Defensive Drills for High School Basketball Recruits

January 6, 2012
by Justin

Welcome back to Hardwood High School, your top-tier source for tips, techniques, drills about everything in high school basketball with a NCAA basketball perspective. Volume one was about the importance of great defense, and the second volume was all about you, the high school basketball player, who’s looking for the best opportunity to play at the next level. Week three was all about Duke and UNC basketball’s coaches and their high-level tips. Week four was all about AAU basketball and how to infiltrate the complex world of AAU sports. Week five and six were filled with drills for all aspiring high school basketball recruits, just like this week will be. The only spin will be that this week will have a defensive emphasis. Let’s get into the NCAA basketball drills right now.


Drills for High School Basketball Recruits: Gut Check Time

This drill for high basketball recruits requires three teams of either two to three people. With 12 minutes on the clock, have two of the teams play while the third team is shooting on a side basket. Each basketball team gets a point for every stop and a foul is an automatic loss of play. The first two basketball teams play for 4 minutes. Then the third team comes in after 4 minutes for the team that is winning. Each time the offence scores, the defense must sprint down and touch the opposite foul line and come back. The basketball will be passed to the coach and the coach will give to the team that just touched the foul line. There is only 20 seconds for each possession, so the team must sprint down and back to get more time. If the defense gets a stop the offence must go down and touch the opposite foul line and come back to try to score once more. This basketball drill is great for conditioning and an excellent fourth quarter simulation.


Drills for High School Basketball Recruits: Closeout & Seal Baseline Drill

This drill for high school basketball recruits requires three teams of three people. The emphasis of this defensive basketball drill is to teach your players to chop their feet and to not jump on shot fakes. The basketball players must closeout properly and seal the ball handler using the baseline and sideline as an extra defender. Separate the players in three lines; dribble man, pass man and defensive man. Each lines rotates clockwise between each station. The player that dribbles the ball runs hard to the baseline to receive the inbounds pass. If he is able to get the basketball, the dribble man tries to beat the defensive basketball player past half court. The five second inbound rule, along with the 10-second rule is in effect during this basketball drill.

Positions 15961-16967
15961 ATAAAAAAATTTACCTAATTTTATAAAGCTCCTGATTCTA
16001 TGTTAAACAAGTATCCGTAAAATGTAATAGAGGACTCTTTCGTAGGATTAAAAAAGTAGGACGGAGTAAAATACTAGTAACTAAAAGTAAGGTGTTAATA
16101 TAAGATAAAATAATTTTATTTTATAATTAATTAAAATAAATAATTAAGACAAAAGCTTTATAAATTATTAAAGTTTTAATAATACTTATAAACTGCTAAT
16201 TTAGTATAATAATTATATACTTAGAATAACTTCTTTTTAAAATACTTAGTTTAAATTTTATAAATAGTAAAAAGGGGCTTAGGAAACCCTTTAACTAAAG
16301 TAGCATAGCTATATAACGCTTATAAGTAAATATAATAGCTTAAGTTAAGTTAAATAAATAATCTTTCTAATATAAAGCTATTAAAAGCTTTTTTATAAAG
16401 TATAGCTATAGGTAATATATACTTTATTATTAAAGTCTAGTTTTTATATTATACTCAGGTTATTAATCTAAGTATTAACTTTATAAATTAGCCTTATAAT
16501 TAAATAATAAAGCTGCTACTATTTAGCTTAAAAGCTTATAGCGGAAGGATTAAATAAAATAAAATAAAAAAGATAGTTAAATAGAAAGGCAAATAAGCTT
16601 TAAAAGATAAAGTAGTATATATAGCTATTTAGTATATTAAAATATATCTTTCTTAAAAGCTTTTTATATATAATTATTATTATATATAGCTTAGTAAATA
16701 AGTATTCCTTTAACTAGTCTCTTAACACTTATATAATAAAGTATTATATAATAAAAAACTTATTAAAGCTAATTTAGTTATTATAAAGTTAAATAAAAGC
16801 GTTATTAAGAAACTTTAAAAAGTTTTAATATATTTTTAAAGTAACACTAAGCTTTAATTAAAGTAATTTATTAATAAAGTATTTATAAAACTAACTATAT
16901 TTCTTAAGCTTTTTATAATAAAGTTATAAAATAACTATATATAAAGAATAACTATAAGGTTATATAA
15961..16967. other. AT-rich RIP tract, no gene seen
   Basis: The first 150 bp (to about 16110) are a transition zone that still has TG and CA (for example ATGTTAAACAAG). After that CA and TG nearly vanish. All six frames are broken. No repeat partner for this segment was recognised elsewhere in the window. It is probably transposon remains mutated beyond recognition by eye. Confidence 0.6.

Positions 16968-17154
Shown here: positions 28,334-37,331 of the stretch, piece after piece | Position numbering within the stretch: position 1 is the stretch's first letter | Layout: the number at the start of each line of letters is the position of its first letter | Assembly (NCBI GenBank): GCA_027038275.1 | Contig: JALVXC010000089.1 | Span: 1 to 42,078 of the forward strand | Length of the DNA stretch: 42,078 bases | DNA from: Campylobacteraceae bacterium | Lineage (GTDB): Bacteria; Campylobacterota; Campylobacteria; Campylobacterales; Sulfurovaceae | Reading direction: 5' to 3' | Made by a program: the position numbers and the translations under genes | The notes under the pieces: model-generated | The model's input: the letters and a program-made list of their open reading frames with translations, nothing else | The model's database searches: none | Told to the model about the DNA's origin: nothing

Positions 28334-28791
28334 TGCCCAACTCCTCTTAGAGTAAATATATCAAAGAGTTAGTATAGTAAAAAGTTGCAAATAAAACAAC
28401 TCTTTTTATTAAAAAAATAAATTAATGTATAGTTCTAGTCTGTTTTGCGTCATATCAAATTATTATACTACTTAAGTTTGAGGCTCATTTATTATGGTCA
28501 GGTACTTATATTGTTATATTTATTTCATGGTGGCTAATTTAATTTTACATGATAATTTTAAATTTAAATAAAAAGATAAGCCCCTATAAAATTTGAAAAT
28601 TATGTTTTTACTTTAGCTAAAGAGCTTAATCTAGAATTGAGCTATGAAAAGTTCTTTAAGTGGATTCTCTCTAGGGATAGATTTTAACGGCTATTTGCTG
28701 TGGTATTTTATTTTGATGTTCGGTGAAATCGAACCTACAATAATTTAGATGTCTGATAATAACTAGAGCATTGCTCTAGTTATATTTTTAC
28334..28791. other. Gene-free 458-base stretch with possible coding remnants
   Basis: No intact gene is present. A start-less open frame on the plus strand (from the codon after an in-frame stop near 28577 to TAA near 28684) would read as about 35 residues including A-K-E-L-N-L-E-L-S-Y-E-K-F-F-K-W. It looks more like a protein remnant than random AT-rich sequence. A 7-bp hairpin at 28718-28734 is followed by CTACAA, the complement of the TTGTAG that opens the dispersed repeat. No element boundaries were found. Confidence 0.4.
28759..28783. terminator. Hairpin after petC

Drills for High School Basketball Recruits: Shell Drill

This drill for NCAA basketball recruits requires three teams of 3-4 players. This is a great basketball drill to teach the concepts of ball denial and help defense. The emphasis of this drill is to ball pressure on the ball handler and to deny the pass. The defensive team will outnumber the offensive team’s players. The object of this basketball drill is to force your man to dribble into the help defense. The defense should deny the pass with one hand outstretched denying the basketball. The defender should not cheat by overplaying and getting caught back door. The defender playing help position need to focus on both the offensive players and the basketball, while being ready to help on penetration or players cutting through to the basket. If the defensive team, which has the natural advantage, gives up a basket, they have to run down and back to the opposite baseline.


Be sure to focus on playing harder and not about the day-to-day politics of your basketball program. There are just as much if not more politics at the college basketball level of athletics; your job is to never allow these issues in high school basketball to suppress with your future prospects in your sport. Ultimately, you should continue to work on your game, so when it comes time to show and prove, your skill on the basketball court speaks for itself. Check back next week for another installment of Hardwood High. Until then, this is Yorick Hempstead signing off.


Yorick Hempstead is an ex-college athlete who is a sports blogger for ScoutMe. He is always talking sports on twitter @HempsteadHuddle.


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